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First bite: Truck Yard food-truck park in Dallas

Truck Yard

5624 Sears St.

Dallas

11 a.m.-midnight daily

food truck hours: 11 a.m.-2 p.m. (lunch); 6 p.m.-9 p.m. (dinner)

469 500-0139; texastruckyard.com/wordpress


Posted 8:05am on Monday, Oct. 14, 2013

Watch out, Katy Trail Ice House and The Foundry.

The Dallas patio crowd has a new place to chill. It’s called Truck Yard, the long-awaited food-truck park off Lower Greenville, right across from the new Trader Joe’s. Whereas food truck parks are old news in Fort Worth, they’re still kind of new thing in Big D, so when this one opened last month, foodies and hipsters were all over it like Anthony Bourdain at a smokehouse.

But Truck Yard, the brainchild of Jason Boso, one of the minds behind Twisted Root, is more than just a few random trucks in a parking lot. In addition to the trucks, there’s a permanent building (called “the barn”) where you can order Philly cheesesteak sandwiches (which you can also have with chicken or portabello if you’re not into cow) or get some Carnival Barker’s ice cream from the walk-up window. (For those who don’t know, Carnival Barker’s -- which says it’s Texas’ first independent ice creamery -- specializes in small-batch ice cream in an ever-shifting menu of flavors).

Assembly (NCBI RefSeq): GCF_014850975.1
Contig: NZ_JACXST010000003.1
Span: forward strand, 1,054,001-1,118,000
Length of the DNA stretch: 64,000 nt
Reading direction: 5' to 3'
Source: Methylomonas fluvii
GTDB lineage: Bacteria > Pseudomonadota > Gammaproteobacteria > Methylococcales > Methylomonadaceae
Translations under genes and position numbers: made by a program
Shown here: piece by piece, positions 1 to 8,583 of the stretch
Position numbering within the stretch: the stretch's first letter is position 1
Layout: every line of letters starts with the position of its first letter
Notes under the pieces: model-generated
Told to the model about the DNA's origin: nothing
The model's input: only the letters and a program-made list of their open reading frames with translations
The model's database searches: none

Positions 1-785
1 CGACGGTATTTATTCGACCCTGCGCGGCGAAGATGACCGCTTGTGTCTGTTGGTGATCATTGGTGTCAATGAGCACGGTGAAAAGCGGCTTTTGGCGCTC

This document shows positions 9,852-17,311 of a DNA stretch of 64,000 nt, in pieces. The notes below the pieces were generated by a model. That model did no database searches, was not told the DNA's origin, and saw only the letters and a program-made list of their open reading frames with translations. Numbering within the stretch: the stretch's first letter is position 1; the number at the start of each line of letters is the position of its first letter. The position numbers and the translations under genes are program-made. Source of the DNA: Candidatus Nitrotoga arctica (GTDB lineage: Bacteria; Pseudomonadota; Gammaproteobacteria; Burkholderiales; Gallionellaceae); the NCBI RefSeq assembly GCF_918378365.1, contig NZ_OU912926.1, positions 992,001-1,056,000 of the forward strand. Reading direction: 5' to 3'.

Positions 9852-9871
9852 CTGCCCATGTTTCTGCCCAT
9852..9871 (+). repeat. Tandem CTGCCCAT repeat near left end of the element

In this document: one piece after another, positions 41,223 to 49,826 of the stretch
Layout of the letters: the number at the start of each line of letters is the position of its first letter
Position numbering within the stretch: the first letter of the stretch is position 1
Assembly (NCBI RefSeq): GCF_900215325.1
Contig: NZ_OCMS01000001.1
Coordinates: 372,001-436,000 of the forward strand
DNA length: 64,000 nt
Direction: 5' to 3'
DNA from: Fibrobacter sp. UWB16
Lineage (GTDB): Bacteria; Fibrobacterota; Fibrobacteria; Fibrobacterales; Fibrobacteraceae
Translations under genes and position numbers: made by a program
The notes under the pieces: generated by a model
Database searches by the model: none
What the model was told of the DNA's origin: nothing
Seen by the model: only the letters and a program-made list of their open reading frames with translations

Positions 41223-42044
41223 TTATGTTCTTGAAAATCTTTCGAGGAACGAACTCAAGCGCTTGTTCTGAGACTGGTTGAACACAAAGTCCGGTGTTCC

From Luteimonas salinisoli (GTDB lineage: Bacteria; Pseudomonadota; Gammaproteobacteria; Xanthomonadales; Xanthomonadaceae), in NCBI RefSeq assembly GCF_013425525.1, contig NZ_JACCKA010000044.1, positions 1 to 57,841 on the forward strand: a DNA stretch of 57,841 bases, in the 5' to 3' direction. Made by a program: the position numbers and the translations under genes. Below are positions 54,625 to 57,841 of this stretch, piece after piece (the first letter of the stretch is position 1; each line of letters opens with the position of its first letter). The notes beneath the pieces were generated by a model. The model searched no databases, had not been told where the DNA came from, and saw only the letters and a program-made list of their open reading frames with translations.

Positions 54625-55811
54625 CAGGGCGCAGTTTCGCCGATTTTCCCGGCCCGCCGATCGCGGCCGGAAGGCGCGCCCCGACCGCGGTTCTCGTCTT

The back of the building then opens into a super-sweet dog-friendly patio/beer garden with a treehouse/cocktail bar, a bar in an Airstream trailer, a large stage (which, on Saturday, was set up with a big-screen TV playing the Texas-OU game, hook ‘em!) facing an expanse of tree-shaded tables, benches, old furniture, and artfully arranged tires, going along with the whole truck theme. (Also, in the Twisted Root tradition, there’s cool signage: “Please keep pets, kids, & unruly adults on leashes.”)

Oh, yeah, and there are food trucks. On Saturday, there were four on hand for lunch -- Salsa Limon, Cajun Tailgators, Little Greek Food Truck, Eat Jo Dawgs. But the selection changes between lunch and dinner so if you go back in the evening, the same trucks won’t necessarily be there. And there will be a different crop there for lunch and dinner the next day. (Check their website for the schedule though, as some others have noted, it might not always match up with the reality once you get there as there are last-minute changes).

Tried Cajun Tailgators’ pistolette ($4) -- a fried French roll stuffed with crawfish and cheese -- and that was pretty much a mouth full of wonderful. The only thing is that these are not big so you’ll probably want to order two. They had a sign up on their truck that they’re opening an actual brick-and-mortar restaurant. Can’t wait for that.

Also went for the more filling Greek Chicken Pita at Little Greek ($7.75). Also tasty but not the discovery that the pistolette proved to be. But that’s the great thing about this place. If you don’t like what you have one day, come back the next and you’ll have different menus to choose from but the casual, laid-back Austin-like vibe remains.

Though that might not be the case for long. On nice nights and coolish sunny days, this place is going to be slammed. It’s already drawing big crowds (ESPN’s Colin Cowherd broadcast from there Friday morning) and one early not-so-great review sparked a not-so laid back hailstorm of angry comments, and I don’t think all of them are friends of Jason’s.

One drawback is parking which, on Saturday at least, was valet-only in the lot next door. And, finding on-street parking near Lower Greenville, that doesn’t involve finding a little love note from DPD stuck under your wiper blade, can be a hassle.

But once inside -- or should I say outside -- you’re golden.

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